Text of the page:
You have lots of options to manage diabetes. Diet, exercise, and medication work together to bring your blood sugar under control.

Your doctor will help you figure out if you need to take medicine, which kind is right for you, and how often you should take it.

Over your lifetime, you'll probably handle your disease in different ways. Sometimes medications stop working, and you'll have to switch. You'll need to adjust to changes in your body as you age. And researchers are looking for new diabetes medicines and ways to treat it.

Check Your Blood Sugar

Your blood glucose number tells you how well your treatment is working. Your doctor will let you know how many times a day you need to check it. It depends on what diabetes medications you're taking.

When you're sick, you'll have to check your ketones, too.

Diet and Exercise

There's no one-size-fits-all diabetes diet. You'll need to pay attention to carbs, fiber, fat, and salt to manage your blood sugar and avoid complications of diabetes. How much and when you eat are important, too. Talk to your diabetes team or a registered dietitian to help you plan your meals and snacks.

Physical activity -- from working out to doing chores -- lowers your blood sugar. It helps your cells use insulin. It also helps your muscles use glucose. Make sure you check your blood sugar before and after exercise.

Eating right and being active help you lose extra pounds and stay at a healthy weight. That will also help control your blood sugar.

Pills

Oral medications are often the first kind of medicine people with type 2 diabetes try when diet and exercise alone aren't enough to keep their blood sugar in a healthy range. There are many of them, and they work in different ways.

A drug doctors often prescribe tells your liver to hang on to some of the glucose it makes. The generic name is metformin.

Some medications tell your pancreas to make more insulin. These are meglitinides and sulfonylureas.

One kind keeps your body from breaking down hormones that give your pancreas the "go" signal for insulin. This means they work longer when you need to lower your blood sugar after a meal. They're known as DPP-4 inhibitors.

Other medicines help insulin work better. They lower insulin resistance from your cells so your pancreas doesn't have to work as hard. Doctors call these thiazolidinediones, TZDs, or glitazones.

Some slow the digestion of food with complex carbohydrates, like bread, pasta, rice, potatoes, and corn. This keeps your blood sugar from shooting up after you eat. These are alpha-glucosidase inhibitors.

Some work by letting your kidneys pee out extra sugar. They're SGLT2 inhibitors.

Cholesterol-lowering drugs called bile acid sequestrants can also help lower your blood glucose.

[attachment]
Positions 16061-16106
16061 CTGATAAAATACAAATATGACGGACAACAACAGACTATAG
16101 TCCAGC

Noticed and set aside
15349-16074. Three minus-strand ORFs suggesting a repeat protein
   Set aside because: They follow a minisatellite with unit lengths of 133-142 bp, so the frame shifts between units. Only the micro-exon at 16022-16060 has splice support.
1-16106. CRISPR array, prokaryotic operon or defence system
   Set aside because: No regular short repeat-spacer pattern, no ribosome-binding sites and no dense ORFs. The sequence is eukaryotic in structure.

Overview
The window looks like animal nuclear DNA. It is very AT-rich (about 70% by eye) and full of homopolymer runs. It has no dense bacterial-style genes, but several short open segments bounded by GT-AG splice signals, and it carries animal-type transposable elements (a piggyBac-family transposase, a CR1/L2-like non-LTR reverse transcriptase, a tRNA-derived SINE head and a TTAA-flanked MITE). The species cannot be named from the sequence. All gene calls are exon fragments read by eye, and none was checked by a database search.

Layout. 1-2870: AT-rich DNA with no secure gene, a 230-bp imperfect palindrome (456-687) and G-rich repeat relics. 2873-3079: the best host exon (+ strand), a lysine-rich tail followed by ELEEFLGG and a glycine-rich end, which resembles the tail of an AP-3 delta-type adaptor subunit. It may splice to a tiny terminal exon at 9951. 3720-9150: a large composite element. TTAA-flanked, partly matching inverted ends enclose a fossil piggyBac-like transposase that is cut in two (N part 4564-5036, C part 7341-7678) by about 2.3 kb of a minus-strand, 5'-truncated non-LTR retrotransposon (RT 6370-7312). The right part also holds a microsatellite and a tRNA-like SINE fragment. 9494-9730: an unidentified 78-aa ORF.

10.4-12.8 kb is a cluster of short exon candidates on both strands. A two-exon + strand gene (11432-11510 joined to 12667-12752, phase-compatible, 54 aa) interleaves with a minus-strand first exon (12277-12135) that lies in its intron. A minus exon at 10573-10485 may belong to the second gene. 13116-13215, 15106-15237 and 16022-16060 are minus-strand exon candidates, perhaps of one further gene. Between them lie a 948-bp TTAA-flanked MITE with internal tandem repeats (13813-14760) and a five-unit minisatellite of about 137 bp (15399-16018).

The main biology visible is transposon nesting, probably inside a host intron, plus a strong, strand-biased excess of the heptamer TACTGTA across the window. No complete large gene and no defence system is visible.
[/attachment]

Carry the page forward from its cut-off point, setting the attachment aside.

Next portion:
You can take these medications by themselves or in combination with others, including insulin. Some pills have more than one kind of drug.

Dopamine receptor agonists work directly on the brain to help it process dopamine. This, in turn, can help increase your sensitivity to insulin. which means your body doesn't need as much of it. Those taking dopamine receptors should also implement some lifestyle changes such as a healthy diet and excercise for the medication to be more ffective.  

Injectable Drugs

These medications slow how quickly food leaves your stomach and make you feel full. And they tell your liver to back off making glucose around mealtimes.

Some also help your pancreas make insulin. These are GLP-1 receptor agonists. Some of them you take every day, while others last a week.

A different drug acts like a hormone, amylin, that your pancreas sends out with insulin. You only take pramlintide (Symlin) if you're also using insulin.

Insulin

People with type 2 diabetes sometimes need insulin. It could be a short-term fix for a stressful situation, or because other medicines aren't enough to control their blood sugar.

You can take insulin with a needle and syringe, with a device called an insulin pen, or with an inhaler. Some people use an insulin pump to get it continuously.

Types of insulin are grouped by how fast they start to work and how long their effects last. You might have to use more than one kind of insulin. Some insulins come pre-mixed.

Weight Loss Surgery

Of course, this gets rid of extra pounds. And that alone will help control your blood sugar.

But it also raises the level of hormones in your gut called incretins. These tell your pancreas to make insulin. Over time, you may be able to take less medication.

It isn't for everyone, though. Doctors usually recommend weight loss surgery only for men who are at least 100 pounds overweight and women with at least 80 extra pounds.

The best way to avoid these complications is to manage your diabetes well.

  • Take your diabetes medications or insulin on time.
  • Check your blood glucose.
  • Eat right, and don't skip meals.
  • See your doctor regularly to check for early signs of trouble.